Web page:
GAO Praises Virginia General Assembly: 1st Legislature to Strike at Bloomberg Attempt to Capture AG Offices
(Washington, DC) — Today the public interest law firm Government Accountability & Oversight, P.C. (GAO) congratulated the Virginia General Assembly for becoming the first to act in response to Michael Bloomberg’s attempt to capture attorneys general offices to pursue his ideological agenda.
Bloomberg established a “State Impact Center” to hire and place “Special Assistant Attorneys General” (SAAGs), with the statutory authority of AGs, to promote policies of interest to Bloomberg. Incredibly, in applying for these privately funded attorneys — and public relations services promoting his own activism — Virginia AG Mark Herring offered to use his office “to advance the agenda represented by” the Center.
Thankfully, in a mid-day vote on Sunday adopting the Commonwealth’s budget, the legislature restricted monies appropriated to the OAG, precluding the arrangement Bloomberg’s Center has used to place 14 SAAGs in 10 states and the District of Columbia – so far.
The “Virginia OAG insists to the Court, as it has for weeks to media outlets, that it never actually participated in the Bloomberg-financed SAAG scheme”, said Chris Horner, a Virginia taxpayer and attorney for GAO in the FOIA suit Horner et al. v Herring. “This claim not only makes no sense in our case, but indicates OAG can’t get its story straight”, Horner continued. “After making the extraordinary offer to use the office “to advance the agenda represented by” Bloomberg’s group, AG Herring even publicly claimed “I’m glad Virginia is participating in its fellowship program”.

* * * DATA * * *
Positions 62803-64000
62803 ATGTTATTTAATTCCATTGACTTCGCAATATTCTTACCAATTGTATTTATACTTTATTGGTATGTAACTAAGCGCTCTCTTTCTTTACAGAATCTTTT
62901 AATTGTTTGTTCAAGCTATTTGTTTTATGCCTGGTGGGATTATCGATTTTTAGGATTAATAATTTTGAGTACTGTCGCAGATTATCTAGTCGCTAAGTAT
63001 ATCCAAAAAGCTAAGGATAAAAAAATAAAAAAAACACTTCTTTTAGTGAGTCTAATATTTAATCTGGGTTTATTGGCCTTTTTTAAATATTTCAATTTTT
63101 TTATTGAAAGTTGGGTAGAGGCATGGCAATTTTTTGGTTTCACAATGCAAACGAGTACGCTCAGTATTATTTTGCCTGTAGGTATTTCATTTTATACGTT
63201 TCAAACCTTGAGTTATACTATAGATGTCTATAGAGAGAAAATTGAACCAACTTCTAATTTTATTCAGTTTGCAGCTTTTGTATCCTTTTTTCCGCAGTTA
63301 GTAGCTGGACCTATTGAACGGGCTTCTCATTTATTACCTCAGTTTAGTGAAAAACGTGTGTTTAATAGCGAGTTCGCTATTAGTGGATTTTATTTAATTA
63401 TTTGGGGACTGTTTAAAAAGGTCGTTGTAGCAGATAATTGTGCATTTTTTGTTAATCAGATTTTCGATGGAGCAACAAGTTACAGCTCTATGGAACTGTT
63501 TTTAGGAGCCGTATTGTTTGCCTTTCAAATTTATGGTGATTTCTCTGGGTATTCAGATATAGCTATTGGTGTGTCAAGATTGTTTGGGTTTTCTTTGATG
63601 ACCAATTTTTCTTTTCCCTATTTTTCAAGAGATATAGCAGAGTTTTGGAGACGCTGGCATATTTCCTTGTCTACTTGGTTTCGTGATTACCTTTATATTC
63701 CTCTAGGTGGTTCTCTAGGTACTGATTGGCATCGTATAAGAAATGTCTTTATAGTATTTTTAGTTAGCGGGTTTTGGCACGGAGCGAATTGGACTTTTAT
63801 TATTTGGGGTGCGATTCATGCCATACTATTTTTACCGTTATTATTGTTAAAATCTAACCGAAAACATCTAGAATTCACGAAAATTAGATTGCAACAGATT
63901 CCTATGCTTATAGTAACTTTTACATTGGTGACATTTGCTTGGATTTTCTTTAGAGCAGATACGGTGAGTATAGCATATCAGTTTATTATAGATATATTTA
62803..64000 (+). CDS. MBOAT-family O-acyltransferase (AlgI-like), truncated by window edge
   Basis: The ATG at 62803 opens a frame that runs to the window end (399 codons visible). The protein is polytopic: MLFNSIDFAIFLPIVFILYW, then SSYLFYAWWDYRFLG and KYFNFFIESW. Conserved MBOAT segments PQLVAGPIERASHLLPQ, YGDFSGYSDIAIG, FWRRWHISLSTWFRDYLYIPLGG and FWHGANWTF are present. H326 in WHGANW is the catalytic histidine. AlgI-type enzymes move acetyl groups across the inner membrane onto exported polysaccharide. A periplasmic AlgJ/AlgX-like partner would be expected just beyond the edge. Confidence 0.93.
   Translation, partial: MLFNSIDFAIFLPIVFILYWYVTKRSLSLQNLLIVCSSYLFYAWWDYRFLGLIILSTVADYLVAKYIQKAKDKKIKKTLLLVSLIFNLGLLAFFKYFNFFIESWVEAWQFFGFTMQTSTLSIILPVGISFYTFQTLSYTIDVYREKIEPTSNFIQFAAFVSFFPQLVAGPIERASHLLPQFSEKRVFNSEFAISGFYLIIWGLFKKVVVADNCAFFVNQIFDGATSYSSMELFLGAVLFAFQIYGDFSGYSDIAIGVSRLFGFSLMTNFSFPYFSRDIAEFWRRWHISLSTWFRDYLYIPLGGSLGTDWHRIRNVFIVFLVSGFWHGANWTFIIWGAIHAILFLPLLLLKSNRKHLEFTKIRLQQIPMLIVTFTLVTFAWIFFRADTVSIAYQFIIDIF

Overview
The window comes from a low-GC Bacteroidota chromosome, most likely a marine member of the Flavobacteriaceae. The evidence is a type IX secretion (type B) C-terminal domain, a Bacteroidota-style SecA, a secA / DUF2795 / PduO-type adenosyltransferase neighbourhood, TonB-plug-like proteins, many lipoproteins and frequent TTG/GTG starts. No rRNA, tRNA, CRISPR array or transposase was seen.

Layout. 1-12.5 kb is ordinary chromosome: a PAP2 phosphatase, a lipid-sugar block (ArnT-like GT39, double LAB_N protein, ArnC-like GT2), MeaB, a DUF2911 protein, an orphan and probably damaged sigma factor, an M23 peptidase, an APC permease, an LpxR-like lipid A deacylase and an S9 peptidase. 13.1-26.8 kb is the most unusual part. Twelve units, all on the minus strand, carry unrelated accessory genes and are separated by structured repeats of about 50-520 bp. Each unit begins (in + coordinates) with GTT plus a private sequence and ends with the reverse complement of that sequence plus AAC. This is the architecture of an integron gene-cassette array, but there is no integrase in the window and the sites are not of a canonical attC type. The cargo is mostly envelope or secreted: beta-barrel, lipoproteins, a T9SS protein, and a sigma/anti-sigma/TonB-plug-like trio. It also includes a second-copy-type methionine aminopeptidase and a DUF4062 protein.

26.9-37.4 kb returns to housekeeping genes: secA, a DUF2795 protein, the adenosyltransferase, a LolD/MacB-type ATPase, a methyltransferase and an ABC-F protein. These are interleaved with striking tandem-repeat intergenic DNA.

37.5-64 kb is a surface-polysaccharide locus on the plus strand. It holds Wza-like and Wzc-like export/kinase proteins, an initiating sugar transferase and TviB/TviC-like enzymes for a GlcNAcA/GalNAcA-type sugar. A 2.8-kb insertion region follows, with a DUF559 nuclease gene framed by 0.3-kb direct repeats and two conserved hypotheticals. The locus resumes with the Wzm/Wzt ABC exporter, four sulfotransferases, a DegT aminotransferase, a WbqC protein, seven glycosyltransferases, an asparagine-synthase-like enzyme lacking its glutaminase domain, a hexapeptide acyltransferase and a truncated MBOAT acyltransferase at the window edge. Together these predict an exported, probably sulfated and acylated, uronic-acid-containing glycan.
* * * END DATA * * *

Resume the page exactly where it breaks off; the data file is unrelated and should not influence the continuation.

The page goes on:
That this vote by the General Assembly was even necessary is itself incredible given that not one but four provisions of the Virginia Code already prohibit this unprecedented arrangement — as GAO has argued in ongoing litigation against Herring’s office for documents related to this scheme.
Today’s vote is a statement from Virginia’s elected representatives that Bloomberg’s money can’t buy a donor’s way into Virginia law enforcement. GAO applauds this vote by the Virginia General Assembly, while wondering, what’s wrong with the rest of these legislatures?
Government Accountability and Oversight, a 501(c)3. Source
From the Washington Times:
Virginia bill blocks Bloomberg from embedding climate lawyers in attorney general’s office
Virginia has become the first state to crack down on billionaire Michael R. Bloomberg’s effort to embed within the attorney general’s office privately funded lawyers dedicated to pursuing climate change litigation.
The Republican-controlled General Assembly inserted an amendment in the 2019 biennial budget requiring those working for the attorney general to be state or federal government employees — with certain exceptions — and paid solely with public funds.
Last week’s addition to the $100 billion budget bill, which goes to Gov. Ralph Northam, a Democrat, for his signature, would appear to nix any effort by Attorney General Mark Herring to bring on climate lawyers paid for by the Bloomberg-funded State Energy & Environmental Impact Center at the New York University School of Law.
Cheering the amendment was Chris Horner, senior fellow at the free market Competitive Enterprise Institute who hailed Virginia as the first state to take action against what he has called “private mercenaries” engaged in “law enforcement for rent.”
“Sunday’s vote is a statement from Virginia’s elected representatives that Bloomberg’s money can’t buy a donor’s way into Virginia law enforcement,” Mr. Horner said in a social media post. “We applaud this vote while wondering what’s wrong with the rest of these legislatures.”
Full story here